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School District 57 imposes enrolment limits on more Prince George-area schools

District reduces French immersion Kindergarten spaces available at College Heights Elementary School
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On Tuesday the School District 57 board of education approved additional restrictions on school enrolment for the Prince George area.

When Kindergarten registration for the 2022-23 school year opens on Feb. 1, parents in Prince George will have fewer choices about where to send their children.

For the 2020-21 and 2021-22 school years, enrolment at Edgewood, Glenview, Hart Highlands, Harwin, Heritage, Ron Brent, Southridge and Springwood elementary schools were restricted to students living in their catchment areas only. On Tuesday, the district board of education voted to expand that list to include Beaverly, College Heights, Malaspina and Vanway elementary schools as well.

“In this district… parents have been lucky, we’ve had a choice,” trustee Ron Polillo said. “Now we’re being challenged. Some of the choices will be restricted next year, and in years to come. We have a growing vibrant city – and that is a great thing – but it has challenges.”

In addition to the catchment area restrictions, there will be half as many French immersion Kindergarten spaces available at College Heights Elementary School for the 2022-23 school year than in the past two school years. Only 20 Kindergarten French immersion spaces will be available, down from 40 over the previous two years.

Ecole Lac des Bois and Polaris Montessori Elementary will be restricted at 60 and 40 new Kindergarten students, respectively. Those limits remain the same as in the previous two school years.

The board lifted a restriction limiting Spruceland Traditional Elementary to only 40 new Kindergarten students, which had been in place the past two years.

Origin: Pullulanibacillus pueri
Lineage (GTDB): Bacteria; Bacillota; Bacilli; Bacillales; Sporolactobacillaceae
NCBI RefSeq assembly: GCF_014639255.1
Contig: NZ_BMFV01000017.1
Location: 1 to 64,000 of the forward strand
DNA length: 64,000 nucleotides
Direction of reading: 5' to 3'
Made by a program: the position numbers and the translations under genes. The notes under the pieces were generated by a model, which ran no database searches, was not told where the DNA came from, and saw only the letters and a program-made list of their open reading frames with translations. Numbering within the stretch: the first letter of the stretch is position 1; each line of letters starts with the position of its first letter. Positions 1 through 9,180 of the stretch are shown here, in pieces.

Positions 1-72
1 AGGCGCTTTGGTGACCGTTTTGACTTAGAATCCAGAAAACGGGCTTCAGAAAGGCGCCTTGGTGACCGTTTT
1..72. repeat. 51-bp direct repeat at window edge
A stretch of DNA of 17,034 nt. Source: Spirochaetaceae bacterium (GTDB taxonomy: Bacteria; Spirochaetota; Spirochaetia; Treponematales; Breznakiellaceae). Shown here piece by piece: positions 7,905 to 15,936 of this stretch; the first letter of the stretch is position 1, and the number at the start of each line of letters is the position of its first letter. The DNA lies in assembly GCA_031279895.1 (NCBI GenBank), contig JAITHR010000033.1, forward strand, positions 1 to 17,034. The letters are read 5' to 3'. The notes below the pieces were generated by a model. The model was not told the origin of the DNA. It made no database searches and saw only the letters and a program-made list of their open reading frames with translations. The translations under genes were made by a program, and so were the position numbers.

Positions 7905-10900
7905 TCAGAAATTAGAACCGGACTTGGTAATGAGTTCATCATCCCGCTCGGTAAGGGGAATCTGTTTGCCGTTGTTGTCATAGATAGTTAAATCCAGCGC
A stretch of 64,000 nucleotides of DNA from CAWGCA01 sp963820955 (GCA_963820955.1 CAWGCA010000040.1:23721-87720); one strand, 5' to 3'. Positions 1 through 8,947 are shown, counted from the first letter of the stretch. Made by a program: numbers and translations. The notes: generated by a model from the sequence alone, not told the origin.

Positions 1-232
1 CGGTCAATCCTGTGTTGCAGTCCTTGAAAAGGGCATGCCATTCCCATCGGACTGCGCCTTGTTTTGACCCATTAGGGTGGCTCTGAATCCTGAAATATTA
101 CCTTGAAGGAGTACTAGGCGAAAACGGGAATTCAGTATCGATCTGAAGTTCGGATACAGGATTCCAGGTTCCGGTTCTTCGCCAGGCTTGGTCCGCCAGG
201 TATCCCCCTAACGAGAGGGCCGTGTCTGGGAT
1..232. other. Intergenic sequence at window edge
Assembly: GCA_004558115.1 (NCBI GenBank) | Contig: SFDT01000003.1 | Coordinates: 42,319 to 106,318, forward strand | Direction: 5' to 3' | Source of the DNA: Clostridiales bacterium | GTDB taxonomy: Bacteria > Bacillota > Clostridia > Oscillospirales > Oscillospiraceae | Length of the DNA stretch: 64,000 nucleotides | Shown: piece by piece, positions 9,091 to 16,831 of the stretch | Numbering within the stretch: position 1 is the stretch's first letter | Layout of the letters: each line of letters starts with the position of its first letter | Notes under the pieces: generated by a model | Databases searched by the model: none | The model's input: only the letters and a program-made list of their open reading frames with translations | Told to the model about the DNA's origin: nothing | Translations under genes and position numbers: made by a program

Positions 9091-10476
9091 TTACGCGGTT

Acting district superintendent Cindy Heitman said if more Kindergarten students are registered for programs than there are spaces available, a lottery system will be used to determine who gets in. The lottery will be held on Feb. 8 at 4 p.m.

Ensuring that schools have enough capacity for the students who live in the catchment area is a top priority, she added.

“It’s very hard to have the conversation with a family that move in across from a school, but their child can’t attend (there),” Heitman said.

College Heights Secondary School and Duchess Park Secondary School’s regular program are both also restricted to students in their catchment areas. Those restrictions remain unchanged from the previous two school years.

The restrictions were based on the recommendations in a Jan. 19 report by the Expanded Committee of the Whole Catchment and Capacity Review Rightsholder and Stakeholder Advisory Committee.

The committee raised concerns about school capacity for many of the schools in College Heights. DP Todd Secondary School is already operating with six portable classrooms, and the district is lobbying the provincial government for funding for a planned expansion to the school to increase the capacity from 650 students to 900.

Prince George Secondary School is also operating at near-capacity, and new residential developments could put a strain on some schools in the Hart area, the report said.

District secretary-treasurer Darleen Patterson, who chaired the committee, said caps on Kindergarten enrolment are in place to ensure choice-based programs like French immersion and Montessori education don’t outgrow the capacity of their schools. The reduction of French immersion spots in College Heights was necessary to ensure the school can meet the expected, catchment-based enrolment in the school’s regular education stream.

In addition to imposing new school restrictions on Tuesday, the board approved the creation of a Long Range Facility Use Committee and a Language Planning Committee to look at the district’s longer-term needs to meet the demand for both regular and French immersion education.

“There needs to be a long-range plan that takes a deeper dive,” district chairperson Sharel Warrington said. “I just drove down Ferry (Avenue) and was just shocked when I saw the huge apartment being built in an already-dense neighbourhood. It’s a huge challenge to ensure we have space (for students).”